I am not currently teaching ASL3350: Consecutive Interpreting.

Please note: All information currently available on this site represents work and due dates relevant to a previous semester/course. Please check back during later semesters for updated information on this course. Thank you.

Performance Rubric


Spoken English to American Sign Language

This tool is provided as a simple method/rubric to determine the equivalency and success of a produced signed interpretation work. Type in the candidate’s name and use the slider to determine his/her performance in the category. When your assessment is completed, print the screen to a PDF or to a printer. Ensure all areas are scored. Unmarked areas will be scored as a ‘1.’

The interpreter appropriately uses space and classifiers to convey meaning.
The interpreter uses spatialization, referential indexing, classifiers, directional verbs, appropriate numbering systems, etc. to convey meaning.

The interpreter produces signs accurately.
The interpreter produces individual signs consistent with the four parameters of signs: 1) location, 2) handshape, 3) movement, and 4) orientation.

The interpreter produces appropriate fingerspelling.
The interpreter uses fingerspelling for proper nouns that are context specific, do not have a specific sign equivalent, or would not be used within the semantic range of the interpreted work. Fingerspelling is produced at a clear and acceptable rate based on standards within the Deaf community.

The interpreter delivers the interpretation clearly and fluently.
The interpreter delivers a readable message that reflects signing proficiency. The signing rate is consistent with native users. The interpreter effectively retrieves signs and shows a sufficient degree of mastery of the interpreting process.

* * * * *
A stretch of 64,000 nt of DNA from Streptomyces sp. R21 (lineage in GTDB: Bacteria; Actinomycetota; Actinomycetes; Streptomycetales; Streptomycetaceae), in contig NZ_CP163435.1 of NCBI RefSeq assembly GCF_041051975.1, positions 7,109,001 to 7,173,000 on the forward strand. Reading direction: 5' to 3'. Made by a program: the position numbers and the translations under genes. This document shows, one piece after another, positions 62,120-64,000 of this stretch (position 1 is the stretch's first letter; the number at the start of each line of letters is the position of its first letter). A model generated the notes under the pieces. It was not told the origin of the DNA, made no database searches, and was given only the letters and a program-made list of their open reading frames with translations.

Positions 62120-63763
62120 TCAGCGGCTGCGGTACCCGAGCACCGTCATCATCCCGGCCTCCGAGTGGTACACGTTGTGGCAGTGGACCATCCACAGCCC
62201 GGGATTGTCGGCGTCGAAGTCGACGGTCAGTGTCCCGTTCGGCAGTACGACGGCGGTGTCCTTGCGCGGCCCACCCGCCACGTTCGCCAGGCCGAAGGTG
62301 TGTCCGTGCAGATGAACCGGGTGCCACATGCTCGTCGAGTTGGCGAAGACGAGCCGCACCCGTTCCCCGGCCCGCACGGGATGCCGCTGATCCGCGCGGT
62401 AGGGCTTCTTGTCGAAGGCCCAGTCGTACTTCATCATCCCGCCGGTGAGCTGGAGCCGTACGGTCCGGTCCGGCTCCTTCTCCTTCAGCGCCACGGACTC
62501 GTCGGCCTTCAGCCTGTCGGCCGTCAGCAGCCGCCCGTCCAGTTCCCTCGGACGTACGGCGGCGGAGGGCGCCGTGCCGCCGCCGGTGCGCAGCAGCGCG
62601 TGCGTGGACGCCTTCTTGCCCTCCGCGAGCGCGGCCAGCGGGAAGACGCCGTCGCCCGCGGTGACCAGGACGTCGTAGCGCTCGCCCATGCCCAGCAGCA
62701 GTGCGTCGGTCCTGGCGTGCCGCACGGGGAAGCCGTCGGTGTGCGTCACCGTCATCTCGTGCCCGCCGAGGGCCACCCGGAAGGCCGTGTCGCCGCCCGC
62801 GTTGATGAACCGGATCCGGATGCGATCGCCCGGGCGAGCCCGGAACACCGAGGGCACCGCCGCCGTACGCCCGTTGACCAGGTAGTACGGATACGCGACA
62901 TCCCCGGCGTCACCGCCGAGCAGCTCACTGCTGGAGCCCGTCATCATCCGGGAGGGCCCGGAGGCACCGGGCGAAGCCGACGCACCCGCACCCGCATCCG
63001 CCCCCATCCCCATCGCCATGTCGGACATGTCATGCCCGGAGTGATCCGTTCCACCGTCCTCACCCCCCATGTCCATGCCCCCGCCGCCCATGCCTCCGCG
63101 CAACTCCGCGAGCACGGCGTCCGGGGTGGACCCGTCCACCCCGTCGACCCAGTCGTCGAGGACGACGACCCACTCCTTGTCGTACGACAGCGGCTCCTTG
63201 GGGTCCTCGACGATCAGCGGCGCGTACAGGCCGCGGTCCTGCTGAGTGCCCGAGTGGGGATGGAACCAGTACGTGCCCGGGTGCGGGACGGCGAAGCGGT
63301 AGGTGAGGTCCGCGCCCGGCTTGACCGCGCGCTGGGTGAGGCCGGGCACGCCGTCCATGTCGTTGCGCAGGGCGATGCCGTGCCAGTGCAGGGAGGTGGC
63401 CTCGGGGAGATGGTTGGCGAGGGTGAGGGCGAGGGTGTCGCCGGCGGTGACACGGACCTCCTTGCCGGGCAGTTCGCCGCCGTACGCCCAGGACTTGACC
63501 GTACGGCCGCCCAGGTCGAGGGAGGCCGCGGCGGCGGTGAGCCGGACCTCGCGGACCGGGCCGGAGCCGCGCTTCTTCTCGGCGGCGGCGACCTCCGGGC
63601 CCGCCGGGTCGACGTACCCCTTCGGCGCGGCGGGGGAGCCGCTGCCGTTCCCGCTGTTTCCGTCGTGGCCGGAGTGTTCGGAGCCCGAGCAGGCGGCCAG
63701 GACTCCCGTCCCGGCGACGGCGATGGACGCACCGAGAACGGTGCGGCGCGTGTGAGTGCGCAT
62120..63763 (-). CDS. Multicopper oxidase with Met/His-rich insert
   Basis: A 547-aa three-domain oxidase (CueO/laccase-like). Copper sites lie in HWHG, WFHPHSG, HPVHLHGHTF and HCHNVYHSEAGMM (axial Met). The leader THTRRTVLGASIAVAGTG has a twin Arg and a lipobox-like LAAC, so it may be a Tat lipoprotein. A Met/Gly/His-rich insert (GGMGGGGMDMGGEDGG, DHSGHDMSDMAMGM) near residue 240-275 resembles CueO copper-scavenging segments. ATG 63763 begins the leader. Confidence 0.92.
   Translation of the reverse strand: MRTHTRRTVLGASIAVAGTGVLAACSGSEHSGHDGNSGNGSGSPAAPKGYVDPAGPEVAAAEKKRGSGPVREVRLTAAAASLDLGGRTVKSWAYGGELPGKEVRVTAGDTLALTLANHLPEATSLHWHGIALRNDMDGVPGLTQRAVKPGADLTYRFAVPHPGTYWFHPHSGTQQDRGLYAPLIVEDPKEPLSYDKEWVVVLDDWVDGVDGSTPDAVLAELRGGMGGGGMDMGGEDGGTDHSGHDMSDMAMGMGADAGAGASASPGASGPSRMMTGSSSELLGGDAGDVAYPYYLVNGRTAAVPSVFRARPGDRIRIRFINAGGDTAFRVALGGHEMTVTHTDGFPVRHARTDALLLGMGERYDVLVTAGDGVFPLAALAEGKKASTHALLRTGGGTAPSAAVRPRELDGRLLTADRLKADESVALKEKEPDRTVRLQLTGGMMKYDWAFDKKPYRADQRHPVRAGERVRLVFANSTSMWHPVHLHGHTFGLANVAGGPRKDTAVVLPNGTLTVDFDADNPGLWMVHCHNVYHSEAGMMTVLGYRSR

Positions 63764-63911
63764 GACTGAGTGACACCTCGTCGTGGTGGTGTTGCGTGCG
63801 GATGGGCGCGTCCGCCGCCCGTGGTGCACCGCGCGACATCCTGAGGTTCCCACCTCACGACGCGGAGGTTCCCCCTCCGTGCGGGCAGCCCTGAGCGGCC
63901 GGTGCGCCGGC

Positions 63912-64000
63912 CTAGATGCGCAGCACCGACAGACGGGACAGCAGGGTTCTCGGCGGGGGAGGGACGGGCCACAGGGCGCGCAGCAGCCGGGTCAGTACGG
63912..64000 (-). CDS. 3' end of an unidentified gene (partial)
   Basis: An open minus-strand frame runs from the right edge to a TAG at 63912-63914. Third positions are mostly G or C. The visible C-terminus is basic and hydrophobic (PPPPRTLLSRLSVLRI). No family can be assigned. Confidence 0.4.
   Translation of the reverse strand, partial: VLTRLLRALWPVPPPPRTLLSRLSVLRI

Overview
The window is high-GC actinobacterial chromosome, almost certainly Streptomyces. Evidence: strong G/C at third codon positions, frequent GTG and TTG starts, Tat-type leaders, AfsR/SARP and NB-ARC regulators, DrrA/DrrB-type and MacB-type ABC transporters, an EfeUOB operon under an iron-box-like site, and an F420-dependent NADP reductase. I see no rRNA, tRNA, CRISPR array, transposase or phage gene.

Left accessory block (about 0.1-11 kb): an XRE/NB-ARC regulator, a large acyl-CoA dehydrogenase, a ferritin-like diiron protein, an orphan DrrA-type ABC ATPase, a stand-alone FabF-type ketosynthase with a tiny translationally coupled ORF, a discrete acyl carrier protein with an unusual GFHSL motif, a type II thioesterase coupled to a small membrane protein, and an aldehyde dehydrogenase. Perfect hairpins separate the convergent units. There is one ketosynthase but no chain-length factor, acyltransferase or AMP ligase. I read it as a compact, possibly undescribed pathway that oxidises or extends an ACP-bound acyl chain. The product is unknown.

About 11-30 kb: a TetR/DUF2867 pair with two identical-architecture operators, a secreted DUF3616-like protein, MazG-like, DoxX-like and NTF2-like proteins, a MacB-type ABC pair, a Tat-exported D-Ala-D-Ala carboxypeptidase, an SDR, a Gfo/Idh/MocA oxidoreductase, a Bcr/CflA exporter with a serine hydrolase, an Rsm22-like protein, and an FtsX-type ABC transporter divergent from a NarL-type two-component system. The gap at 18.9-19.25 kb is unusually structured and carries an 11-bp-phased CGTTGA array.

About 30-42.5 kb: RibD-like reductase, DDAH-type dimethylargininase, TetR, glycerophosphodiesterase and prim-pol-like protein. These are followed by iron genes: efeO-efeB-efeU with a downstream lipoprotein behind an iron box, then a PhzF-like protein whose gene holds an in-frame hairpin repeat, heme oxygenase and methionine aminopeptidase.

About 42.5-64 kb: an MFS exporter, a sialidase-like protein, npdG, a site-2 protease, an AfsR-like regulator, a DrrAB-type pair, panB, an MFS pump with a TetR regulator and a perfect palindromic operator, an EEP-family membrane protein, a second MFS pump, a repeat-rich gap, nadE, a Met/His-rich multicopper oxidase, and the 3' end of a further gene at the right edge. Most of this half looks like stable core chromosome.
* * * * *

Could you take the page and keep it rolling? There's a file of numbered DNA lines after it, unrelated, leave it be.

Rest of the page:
The interpreter applies semantic range appropriately and effectively.
The interpreter’s sign choices are consistent with the English meaning of the word(s) within the given context. Sign choices are consistent with native usage of the chosen language.

The interpreter’s behaviors and appearance reflect professional standards.
The interpreter has no distracting factors (i.e., dress, jewelry, fingernail polish, facial hair, etc.) or behaviors which impede receiving the message. The manner, style, and appearance of the interpreter are comfortable to observe and reflect professional standards.

The interpreter uses a register range appropriate for the speaker and setting.
The interpreter uses a level of formality — in both the form of the message and its delivery — which is consistent with the speaker and the setting.

The interpreter conveys speaker mood and intent.
The interpreter maintains the speaker’s overall intent, or range of intent. Additionally, the speaker’s style, mood of delivery, and affect are evident within the interpretation.

The interpreter uses appropriate facial expression.
The interpreter’s facial expressions are consistent with the linguistic norms of the Deaf community. Additionally, the interpreter uses facial expression to convey the speaker’s mood and intent.

The interpreter delivers the message in a cohesive manner.
The interpreter appropriately uses cohesive devices such as topic shifts, transition markers, and relational markers to create a visually cohesive message.

The interpreter delivers an overall message equivalent to the source message.*
The message given by the interpreter conveys the same meaning as was given in the source language. The message would be understood by most members of the Deaf community.